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Cataract Surgery: Which Replacement Lense???

Discussion in 'Off Topic Threads' started by Easystreet, May 3, 2010.

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  1. Easystreet

    Easystreet Well-Known Member

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    I know that the subject of cataract surgery has been discussed quite a few times on this board, but my question is more specific. In particular, I'm wondering what type of replacement lense would be best for me.

    Like most of you, I'm a shooter, so seeing clearly at a distance of 35 to 40 yards is very important to my shooting. However, I'm also a golfer and have to focus on a golf ball at my feet (perhaps 5 or 6 feet away from my eyes) in order to hit it. I have enough difficulty hitting it now without it being a big blur. :)

    And, of course, there are other day-to-day activities like eating, brushing your teeth, shaving, combing your hair, opening doors, getting dressed, playing on the computer, etc which I engage in every day that doesn't require distant focus but rather focus on objects from say 2 to 5 feet away. It would certainly be nice to see distant objects sharp and clearly, but I also want to be able to look down at my plate of food and see what I'm eating without having to put on a pair of reading glasses.

    I currently wear reading glasses if I have to read small print (especially in dim light), but can generally get by pretty well without glasses for everything else. I think I have slight astigmatism (double vision) too.

    So, does anyone have any suggestions on whether I should get the single (mono) vision lenses or the multi-focal lenses or what? What has been your experience with the replacement lenses that you got during cataract surgery? Thanks and I appreciate your suggestions.

    Easystreet
     
  2. Stumpstalker

    Stumpstalker TS Member

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    I had both eyes done over a ten year period. They measured my original lense and made a copy that matched so that I could still use my original glasses. they can cut the lense any way you want so talk to your surgeon about the options.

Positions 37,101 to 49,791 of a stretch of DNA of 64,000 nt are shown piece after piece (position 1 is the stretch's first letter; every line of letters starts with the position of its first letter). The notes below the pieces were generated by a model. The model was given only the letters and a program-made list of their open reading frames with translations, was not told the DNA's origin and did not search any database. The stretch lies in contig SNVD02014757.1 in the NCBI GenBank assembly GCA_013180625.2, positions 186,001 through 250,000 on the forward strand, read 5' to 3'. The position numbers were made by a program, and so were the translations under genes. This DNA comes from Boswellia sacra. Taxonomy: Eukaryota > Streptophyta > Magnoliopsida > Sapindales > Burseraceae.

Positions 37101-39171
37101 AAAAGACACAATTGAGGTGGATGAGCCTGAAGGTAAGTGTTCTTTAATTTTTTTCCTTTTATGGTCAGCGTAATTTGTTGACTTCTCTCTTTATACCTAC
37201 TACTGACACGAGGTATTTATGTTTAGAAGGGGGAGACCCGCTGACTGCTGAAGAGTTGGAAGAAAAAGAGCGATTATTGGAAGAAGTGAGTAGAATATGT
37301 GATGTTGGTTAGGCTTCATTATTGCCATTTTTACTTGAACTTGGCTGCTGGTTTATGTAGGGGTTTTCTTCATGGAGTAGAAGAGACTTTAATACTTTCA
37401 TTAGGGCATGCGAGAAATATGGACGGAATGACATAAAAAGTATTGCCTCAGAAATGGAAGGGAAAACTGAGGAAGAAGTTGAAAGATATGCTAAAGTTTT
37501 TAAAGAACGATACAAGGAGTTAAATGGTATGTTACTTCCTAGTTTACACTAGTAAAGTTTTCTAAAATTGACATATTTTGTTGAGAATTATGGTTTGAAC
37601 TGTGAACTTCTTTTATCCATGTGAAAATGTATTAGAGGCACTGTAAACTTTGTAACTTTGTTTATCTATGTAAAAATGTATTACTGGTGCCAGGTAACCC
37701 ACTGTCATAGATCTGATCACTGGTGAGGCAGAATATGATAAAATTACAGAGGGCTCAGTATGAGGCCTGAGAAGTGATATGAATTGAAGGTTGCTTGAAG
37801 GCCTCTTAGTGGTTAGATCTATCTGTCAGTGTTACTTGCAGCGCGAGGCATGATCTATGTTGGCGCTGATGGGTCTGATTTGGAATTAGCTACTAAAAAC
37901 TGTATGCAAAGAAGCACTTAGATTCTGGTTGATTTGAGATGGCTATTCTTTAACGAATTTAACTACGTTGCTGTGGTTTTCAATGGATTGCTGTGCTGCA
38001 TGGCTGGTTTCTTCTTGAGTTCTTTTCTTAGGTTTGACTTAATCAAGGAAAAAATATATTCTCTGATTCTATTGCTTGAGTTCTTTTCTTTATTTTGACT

The surgery is a snap and you are back to a normal schedule the next day.

    Carmine
     
  3. BIGDON

    BIGDON Well-Known Member

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    Ask your doctor about the "Restore" lens. My wife had them done in Jan. It allows you to see far and near and in between without glasses. But they do take a little time to get the eye accustomed to them.

    Don
     
  4. SF SGM

    SF SGM Member

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    Had mine done several years ago and the Dr. asked me what type of vision I wanted, like you, I shoot and play golf, he made the ocualar implants the correct strength for outdoor activities. Still have a light prescription but that is due to astigmitism(sp)
     
  5. Easystreet

    Easystreet Well-Known Member

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    Here are two follow-up questions on this same subject.

    1. For those of you who have had the "distance" lens implanted in your eyes, do you use reading glasses ONLY for reading or do you need them for numerous daily activities other than reading?

    2. How many of you chose "monovision" where they implanted one "distance" lens and one "close" lens? Do you find this acceptable?

    Thanks. Just wanting to know your experiences in this subject.

    Easystreet
     
  6. Buster 25

    Buster 25 Member

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  7. ke4yyd

    ke4yyd Member